Back to the book. In this chapter (Becoming one again) Mark rakes Love Wins over the coals (gently, of course) for neglecting (not completely denying) the substitutionary atonement model in favor of Christus Victor (which is not false but by itself inadequate) and for implying (not outrightly stating) that the main purpose of the life, death and resurrection of Christ was to maximize our fulfillment as persons through an experience of wholeness. Mark says “…one cannot help but notice how relentlessly human centered these descriptions [of the cross and atonement] are. The Cross becomes about our getting inspired and being sustained. Salvation becomes about something that satisfies our deepest longings.” (52) Then, “It’s not just about what we experience but about what God has done.”
Mark’s point seems to be that Love Wins neglects the objective dimension of the cross in favor of the subjective dimension. Toward the end of the chapter Mark accuses Love Wins of downplaying God’s justice in the cross. “The book is so anxious to show that love wins, it fails to appreciate how important it is that justice also wins.” (57) There may be some truth to that. But, again, I wonder how much of this is due to Bell’s tendency to react to overly harsh, one-sided depictions of God’s wrath in some fundamentalist circles. Nowhere does he deny that the cross displays God’s justice or wrath. I guess Mark wants that highlighted more and perhaps Bell should have done that. I admit that when I read Love Wins I took some things for granted. I took it for granted that Bell believes the cross was God’s judgment on sin as well as the ultimate expression of God’s love. How could the cross BE an expression of God’s love if it isn’t also a display of God’s justice?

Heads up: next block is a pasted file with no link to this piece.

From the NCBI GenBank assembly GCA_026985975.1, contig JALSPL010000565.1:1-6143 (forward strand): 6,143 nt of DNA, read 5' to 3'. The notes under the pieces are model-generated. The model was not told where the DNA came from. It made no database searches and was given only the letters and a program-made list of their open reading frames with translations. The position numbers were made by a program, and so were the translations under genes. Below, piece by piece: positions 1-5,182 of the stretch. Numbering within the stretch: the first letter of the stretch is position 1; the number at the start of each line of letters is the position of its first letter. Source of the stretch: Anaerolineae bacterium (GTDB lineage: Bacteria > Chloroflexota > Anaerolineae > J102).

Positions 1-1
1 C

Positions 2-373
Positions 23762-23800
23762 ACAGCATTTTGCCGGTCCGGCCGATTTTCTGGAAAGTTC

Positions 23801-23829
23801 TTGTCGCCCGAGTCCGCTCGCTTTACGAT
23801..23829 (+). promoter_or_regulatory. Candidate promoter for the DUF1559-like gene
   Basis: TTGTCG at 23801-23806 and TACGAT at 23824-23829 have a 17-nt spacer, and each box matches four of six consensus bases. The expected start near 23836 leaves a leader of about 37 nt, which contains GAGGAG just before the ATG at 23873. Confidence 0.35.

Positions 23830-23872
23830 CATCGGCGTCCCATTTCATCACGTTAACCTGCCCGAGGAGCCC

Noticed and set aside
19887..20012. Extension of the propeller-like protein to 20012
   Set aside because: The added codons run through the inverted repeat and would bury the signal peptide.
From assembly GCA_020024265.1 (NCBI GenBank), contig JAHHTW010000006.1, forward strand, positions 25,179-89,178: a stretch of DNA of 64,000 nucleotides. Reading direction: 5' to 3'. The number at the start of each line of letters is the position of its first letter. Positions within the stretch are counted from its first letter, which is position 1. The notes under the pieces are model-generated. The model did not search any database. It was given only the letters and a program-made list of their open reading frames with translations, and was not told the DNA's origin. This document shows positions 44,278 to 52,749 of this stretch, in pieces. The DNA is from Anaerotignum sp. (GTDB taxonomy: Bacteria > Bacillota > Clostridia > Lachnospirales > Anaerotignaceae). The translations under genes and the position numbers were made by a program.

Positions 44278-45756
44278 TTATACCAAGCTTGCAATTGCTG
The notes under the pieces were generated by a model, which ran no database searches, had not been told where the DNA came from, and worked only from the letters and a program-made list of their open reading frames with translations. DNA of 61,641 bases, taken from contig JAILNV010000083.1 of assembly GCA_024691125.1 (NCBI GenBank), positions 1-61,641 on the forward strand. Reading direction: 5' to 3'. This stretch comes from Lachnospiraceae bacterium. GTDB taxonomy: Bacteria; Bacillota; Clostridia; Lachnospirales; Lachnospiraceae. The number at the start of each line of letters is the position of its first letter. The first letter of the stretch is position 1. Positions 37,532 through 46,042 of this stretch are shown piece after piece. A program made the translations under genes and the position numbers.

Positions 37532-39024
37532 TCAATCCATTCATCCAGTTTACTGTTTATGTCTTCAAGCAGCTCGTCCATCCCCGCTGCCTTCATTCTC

Chapter 4 is entitled The Wonder of Faith. Here is where I almost stumbled. By that I mean I almost slapped the book shut and put it down thinking I couldn’t say anything kind about it. But I’m glad I persevered and even read it twice. In the end I still struggle with it, but I think Mark is trying to give a balanced account of God’s sovereignty and human freedom. I’m not sure he succeeds, but few do!